Many authors I know have lovely brochures produced for schools, glossy, full color, and it lists their prices per hour, or per session. I don’t have a brochure, though I do have a nice looking catalogue from my local printer. When I’m somewhere talking to a lot of kids and I get one that’s really into reading and books, I ask that child to take a card and catalogue to her school librarian and tell the librarian we met, and that I do school visits; show her your new book! The messenger is happy to do that. Sometimes I pass a library in a town and I stop, meet the librarian, tell her why I’m in town, give her the catalogue and my card, and ask her to tell the teachers about me. A library sale frequently follows, or an inquiry from a school. It helps that I have a wide audience, Pre K to adult. I email school librarians with information about my books and visits. Sometimes an invitation comes following a presentation I’ve given to a group or an appearance at a conference. I give out my expensive cards like penny candy!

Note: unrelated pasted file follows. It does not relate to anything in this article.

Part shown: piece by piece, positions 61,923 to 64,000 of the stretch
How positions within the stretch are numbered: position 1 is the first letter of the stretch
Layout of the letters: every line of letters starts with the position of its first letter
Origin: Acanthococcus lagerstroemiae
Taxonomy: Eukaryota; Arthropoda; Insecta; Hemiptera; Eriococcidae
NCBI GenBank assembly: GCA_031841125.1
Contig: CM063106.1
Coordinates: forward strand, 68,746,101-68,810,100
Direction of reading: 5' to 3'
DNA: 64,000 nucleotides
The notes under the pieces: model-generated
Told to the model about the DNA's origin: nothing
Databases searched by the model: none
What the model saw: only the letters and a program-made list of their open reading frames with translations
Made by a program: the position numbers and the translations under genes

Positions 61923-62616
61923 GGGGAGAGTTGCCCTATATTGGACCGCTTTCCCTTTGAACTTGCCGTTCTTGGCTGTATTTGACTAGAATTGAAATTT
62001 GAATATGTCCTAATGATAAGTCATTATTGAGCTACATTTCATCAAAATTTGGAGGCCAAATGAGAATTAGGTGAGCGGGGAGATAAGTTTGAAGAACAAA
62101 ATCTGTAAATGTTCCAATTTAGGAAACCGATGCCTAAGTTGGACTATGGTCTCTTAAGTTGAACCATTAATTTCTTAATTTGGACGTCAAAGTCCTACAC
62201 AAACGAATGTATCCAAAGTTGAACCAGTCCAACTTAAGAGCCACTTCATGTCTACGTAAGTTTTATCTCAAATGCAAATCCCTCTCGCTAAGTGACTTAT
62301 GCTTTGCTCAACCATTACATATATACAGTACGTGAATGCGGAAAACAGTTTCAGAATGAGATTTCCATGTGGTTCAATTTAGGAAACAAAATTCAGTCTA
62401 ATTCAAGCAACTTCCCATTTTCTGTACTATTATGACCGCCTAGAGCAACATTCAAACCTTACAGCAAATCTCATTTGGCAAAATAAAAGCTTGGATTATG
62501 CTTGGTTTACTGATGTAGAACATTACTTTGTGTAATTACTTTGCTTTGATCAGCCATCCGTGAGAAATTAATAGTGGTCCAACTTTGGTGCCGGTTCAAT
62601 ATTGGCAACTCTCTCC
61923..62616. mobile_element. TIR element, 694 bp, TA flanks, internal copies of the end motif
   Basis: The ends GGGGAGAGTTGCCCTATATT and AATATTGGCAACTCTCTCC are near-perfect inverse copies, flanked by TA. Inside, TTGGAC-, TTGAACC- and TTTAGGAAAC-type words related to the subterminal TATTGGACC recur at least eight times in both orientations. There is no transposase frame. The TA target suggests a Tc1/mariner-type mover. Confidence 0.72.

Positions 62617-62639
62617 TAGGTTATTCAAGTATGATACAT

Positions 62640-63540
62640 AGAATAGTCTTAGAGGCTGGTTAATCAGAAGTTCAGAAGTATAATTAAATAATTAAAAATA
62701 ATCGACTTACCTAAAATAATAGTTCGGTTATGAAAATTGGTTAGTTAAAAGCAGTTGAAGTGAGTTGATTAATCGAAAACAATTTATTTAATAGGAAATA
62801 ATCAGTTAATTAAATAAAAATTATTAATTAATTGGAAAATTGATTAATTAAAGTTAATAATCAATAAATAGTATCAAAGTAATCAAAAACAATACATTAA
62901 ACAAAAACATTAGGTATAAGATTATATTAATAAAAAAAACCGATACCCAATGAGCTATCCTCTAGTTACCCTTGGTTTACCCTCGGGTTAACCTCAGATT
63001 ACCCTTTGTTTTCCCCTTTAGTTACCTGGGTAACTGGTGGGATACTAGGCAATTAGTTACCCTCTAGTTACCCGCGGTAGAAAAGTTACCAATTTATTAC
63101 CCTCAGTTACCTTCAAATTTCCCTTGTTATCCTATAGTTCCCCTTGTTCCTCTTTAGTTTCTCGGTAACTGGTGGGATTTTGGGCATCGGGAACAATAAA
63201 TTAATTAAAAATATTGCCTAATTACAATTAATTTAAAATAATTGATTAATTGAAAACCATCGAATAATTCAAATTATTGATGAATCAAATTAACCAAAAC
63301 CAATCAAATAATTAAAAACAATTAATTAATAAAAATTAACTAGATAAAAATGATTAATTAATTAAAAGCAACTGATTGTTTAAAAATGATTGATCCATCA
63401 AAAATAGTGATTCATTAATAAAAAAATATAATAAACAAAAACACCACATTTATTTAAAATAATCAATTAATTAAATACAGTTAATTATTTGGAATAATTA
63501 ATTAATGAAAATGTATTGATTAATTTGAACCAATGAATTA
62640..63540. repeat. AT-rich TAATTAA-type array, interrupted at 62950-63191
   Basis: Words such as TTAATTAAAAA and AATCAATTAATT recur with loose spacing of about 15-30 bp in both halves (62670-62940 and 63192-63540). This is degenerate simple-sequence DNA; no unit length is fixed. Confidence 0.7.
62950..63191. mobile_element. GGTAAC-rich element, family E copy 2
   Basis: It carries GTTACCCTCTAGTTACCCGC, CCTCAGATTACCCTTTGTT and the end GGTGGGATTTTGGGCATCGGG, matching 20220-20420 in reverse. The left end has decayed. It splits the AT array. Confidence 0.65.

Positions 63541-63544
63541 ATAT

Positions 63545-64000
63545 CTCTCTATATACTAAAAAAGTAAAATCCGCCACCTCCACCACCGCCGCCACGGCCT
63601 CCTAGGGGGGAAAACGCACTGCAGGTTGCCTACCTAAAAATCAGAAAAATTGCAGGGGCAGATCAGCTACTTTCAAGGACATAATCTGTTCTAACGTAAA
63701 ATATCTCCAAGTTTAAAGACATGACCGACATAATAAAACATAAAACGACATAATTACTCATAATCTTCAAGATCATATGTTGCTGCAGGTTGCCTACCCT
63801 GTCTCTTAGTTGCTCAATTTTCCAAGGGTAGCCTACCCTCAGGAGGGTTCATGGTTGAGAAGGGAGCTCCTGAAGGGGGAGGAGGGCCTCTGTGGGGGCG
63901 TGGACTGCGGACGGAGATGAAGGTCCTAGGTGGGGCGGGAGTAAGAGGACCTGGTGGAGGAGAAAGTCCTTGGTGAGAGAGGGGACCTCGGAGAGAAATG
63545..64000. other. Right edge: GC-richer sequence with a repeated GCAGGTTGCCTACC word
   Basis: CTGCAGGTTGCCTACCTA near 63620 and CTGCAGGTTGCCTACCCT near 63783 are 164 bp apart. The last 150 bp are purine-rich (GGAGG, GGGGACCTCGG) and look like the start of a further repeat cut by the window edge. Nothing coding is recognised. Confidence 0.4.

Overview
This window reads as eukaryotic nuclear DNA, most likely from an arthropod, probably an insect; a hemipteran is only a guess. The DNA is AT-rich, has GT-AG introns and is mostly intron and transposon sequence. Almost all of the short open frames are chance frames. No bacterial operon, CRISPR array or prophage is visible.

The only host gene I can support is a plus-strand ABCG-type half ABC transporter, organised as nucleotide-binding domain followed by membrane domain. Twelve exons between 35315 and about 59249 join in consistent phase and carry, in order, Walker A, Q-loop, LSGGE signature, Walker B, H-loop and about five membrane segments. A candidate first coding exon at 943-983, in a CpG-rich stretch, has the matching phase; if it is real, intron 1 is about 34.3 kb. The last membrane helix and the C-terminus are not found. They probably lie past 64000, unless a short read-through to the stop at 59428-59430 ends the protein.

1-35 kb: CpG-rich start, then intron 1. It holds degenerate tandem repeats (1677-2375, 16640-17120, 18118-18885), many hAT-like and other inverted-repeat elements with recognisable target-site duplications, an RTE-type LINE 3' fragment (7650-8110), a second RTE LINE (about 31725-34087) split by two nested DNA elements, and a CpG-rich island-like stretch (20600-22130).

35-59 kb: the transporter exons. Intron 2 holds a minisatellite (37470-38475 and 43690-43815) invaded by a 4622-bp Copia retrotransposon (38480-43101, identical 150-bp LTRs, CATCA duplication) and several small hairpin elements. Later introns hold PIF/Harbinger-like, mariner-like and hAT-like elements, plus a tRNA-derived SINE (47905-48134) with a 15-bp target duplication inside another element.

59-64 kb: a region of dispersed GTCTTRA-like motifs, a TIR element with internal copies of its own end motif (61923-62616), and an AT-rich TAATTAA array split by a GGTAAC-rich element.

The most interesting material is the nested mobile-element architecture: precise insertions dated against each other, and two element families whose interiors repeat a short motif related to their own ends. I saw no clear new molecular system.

I don’t charge schools. If they have a budget for it, then I’m happy to accept whatever they offer. But, if there isn’t a budget, I only ask to be able to send a pre order form home with the students so they are prepared if they wish to purchase books the day of my visit. The school often purchases books as well; I usually sell and sign a bunch of books.
I’m not making a lot of money. But, my books are making it out to the kids I write for. That’s the important part of what I do. And school audiences are so appreciative and gracious. I’ve never left a school wishing I hadn’t gone. I’m always glad I was there, whether it was a Title I or a private academy, public or private, charter or parochial, suburban or rural, inner city or in a prosperous town. Kids are kids, and I try to inspire them all to read and write. It’s what I do. And I love it when a little one slips his hand in mine, and says he likes my books.
I’ve eaten some really awful cafeteria lunches, (worse with each passing year), and I’ve learned a lot about generalized education and the kids our system serves. Seeing all grade levels, in all kinds of schools and neighborhoods, in different regions of the country, has given me a wide-angle lens on our educational systems. I’ve met some wonderfully professional educators, and some who should have chosen a different line of work. It’s been interesting. It’s been a privilege.